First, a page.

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Tamil Cinema: Contrived Expressionism of Today

Recently, I had a revelation. I understood a few things about the way Tamil cinema has changed over the years, or to be precise, the way the audience has changed an entire industry to its whims. It was a battle to make the audience watch every other mokke masala film on the first day and critique it on social networks and make them a hit at the box office. In fact, I was a guy who used to do it; I still consider myself to have a role to play in shaping up Tamil films. Like that film enthusiast friend you have, I have pointed out scenes, shots, dialogs, frames which have been lifted from foreign lands, to the folks around me to show them that the director has found a shortcut to get under the spotlight. I have even gone to the extent of flipping off my friends for having shallower tastes in movies, for not understanding the subtext of films. I was called pretentious and I know that this is a similar experience for many of you out there. We(They) as a community have mechanized a societys expectations from entertainment. The movie that made me realize all this was Ethirneechal. When I watched the movie, I felt as if it was one of those final films which marked the end of an era. Yes! The brutal truth is, the era of formulaic films with songs and fights placed as set-pieces to rush the adrenaline juice is over. I was one of those who wanted a new wave in Tamil Cinema but it is disheartening to see the movies which I grew up watching are no longer in demand. Looking back, gone are the days when I used to listen to a song over and over again by rewinding the cassette and mastering the right time at which the song will start. It got me closer to the film and its characters. Today, there are movies which have kuthu songs exactly 13 minutes and 24 seconds before the end credits roll, this probably has its own fan base but it just seems illogical to me. But what really irritates me are the Tamil films which are traced from an established Hollywood directors brilliant debut indie. But that is a whole other wormhole that I dont want to get into at present. Similar to what Bala did in the late 90s and what Selvaraghavan/Gautham Menon did in the mid 2000s, we have a bunch of film makers today who are trying to et ch the upcoming era of Tamil cinema. There are 4 movies which are being discussed amongst Tamil film enthusiasts which have almost regulated the course in which the industry has to move. The films are: Aaranya Kandam, Pizza, Naduvula Konjam Pakatha Kaanom and Soodhu Kavvum. I absolutely have nothing against these films; in fact I really enjoyed each one of them. But the brutal truth is apart from Naduvula Konjam Pakatha Kaanom none of the other three are completely original Tamil Films and none of them evoke the absolute emotional flux which films like Padayappa, Baasha, Ullathai Alli Thaa, Panja Thanthiram, Ghillli, Kaadhal Konden, Kaakha Kaakha, Pithamagan, Chennai 28, Paruthiveeran, Pollaadhavan, Subramaniapuram (I can keep going on and on) could do. Films that lacked in complicated story line or deeply developed charecters were able to bring what these four films could provide. Finding faults in a film like NKPK is criminal; it is definitely the best film of the year and one of the best films of the decade. It is a film which is aware of the kind of cinema the world watches and a tad too conscious about the transition Tamil cinema is undergoing. They are trying too hard to not be what the films of the earlier era were. Instead of being happy to be unfurled as a story, these films are merely trying to impress the audience. Though they have been carefully sketched to do it and have excelled in doing it, they feel like exercises which were done with a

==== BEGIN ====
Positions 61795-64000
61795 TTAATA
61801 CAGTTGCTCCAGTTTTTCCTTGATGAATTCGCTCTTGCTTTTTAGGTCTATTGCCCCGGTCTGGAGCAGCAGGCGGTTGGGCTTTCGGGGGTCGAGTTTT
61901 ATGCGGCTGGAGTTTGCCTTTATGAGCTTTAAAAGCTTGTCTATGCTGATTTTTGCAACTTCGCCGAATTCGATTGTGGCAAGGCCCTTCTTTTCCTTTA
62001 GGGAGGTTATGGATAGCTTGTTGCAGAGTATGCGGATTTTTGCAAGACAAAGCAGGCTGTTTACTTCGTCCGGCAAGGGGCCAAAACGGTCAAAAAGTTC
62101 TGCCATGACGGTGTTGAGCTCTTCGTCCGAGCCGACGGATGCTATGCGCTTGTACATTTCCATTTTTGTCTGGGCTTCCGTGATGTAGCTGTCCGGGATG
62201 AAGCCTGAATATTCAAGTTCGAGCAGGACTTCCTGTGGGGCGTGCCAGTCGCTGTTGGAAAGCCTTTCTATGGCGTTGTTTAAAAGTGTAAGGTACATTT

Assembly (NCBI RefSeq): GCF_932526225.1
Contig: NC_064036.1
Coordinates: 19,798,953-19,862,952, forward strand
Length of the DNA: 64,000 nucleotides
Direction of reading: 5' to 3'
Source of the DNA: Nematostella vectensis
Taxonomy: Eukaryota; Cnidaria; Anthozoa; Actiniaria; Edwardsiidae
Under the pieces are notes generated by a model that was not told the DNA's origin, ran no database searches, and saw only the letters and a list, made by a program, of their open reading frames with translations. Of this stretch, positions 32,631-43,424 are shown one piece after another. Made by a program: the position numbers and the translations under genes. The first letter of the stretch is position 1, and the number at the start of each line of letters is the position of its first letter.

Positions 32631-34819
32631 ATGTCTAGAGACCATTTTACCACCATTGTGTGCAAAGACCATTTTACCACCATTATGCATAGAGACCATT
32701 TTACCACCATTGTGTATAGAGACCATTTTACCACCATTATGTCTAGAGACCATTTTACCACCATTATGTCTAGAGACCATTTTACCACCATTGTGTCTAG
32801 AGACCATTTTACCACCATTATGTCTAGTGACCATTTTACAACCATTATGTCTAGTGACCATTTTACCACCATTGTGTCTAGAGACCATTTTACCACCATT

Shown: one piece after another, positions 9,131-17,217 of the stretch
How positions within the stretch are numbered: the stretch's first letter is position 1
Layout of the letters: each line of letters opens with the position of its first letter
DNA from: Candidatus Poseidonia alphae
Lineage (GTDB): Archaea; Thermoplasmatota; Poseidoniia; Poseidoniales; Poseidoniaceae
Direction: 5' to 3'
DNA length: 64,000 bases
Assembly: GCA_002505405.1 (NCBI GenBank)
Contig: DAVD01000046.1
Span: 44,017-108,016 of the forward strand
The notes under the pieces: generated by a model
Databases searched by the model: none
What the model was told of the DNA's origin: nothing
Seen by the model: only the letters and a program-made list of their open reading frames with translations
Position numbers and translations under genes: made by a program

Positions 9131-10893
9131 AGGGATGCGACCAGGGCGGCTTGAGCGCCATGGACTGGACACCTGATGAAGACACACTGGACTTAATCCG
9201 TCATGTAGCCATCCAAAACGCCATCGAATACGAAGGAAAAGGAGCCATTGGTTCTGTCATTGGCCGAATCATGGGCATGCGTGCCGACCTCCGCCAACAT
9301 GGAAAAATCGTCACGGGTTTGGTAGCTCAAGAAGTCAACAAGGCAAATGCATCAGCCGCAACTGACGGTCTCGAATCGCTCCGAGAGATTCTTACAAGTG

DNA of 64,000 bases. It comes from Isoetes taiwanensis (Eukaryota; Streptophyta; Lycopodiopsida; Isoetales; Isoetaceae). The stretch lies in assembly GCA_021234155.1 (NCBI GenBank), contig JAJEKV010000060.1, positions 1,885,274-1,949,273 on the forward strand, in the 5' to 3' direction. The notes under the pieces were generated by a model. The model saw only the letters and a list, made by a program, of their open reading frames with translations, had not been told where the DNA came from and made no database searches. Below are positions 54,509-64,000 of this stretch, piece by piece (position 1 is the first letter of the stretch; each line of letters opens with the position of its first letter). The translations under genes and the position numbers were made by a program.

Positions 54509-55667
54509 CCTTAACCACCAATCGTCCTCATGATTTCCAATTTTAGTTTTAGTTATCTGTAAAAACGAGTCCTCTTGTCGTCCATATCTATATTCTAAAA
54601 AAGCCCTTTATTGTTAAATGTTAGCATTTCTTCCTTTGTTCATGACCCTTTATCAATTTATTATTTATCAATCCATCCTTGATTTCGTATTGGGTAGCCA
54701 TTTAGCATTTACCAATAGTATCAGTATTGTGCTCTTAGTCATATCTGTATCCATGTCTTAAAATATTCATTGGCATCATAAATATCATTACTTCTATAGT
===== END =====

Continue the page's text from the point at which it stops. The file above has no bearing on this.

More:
lot of difficulty rather than being expressions of relief. The film makers seem to be very conscious about not letting the rogues in a cinema hall utter their quad-meaning kalaais (teases) to impress a group of girls sitting in the front row. This consciousness has made these movies aloof to the audience too. While watching them I felt like psychoanalyzing a teen with abandonment issues trying to shoo off people by acting cool and clever. It is deeply disturbing to see that artists fear the audience. One must remember that art is a form of expression; if the expression is not genuine then the reproduced form is not too. And this is a reason why, even though I was bored in a lot of instances, Ethirneechal came off as a very true Tamil film which was made with a lot of constraints but was able to capture me. Tamil cinema definitely needs to mature but not at the expense of a creators scope and vision. It has been showing immense potential and I certainly know that this is just a phase.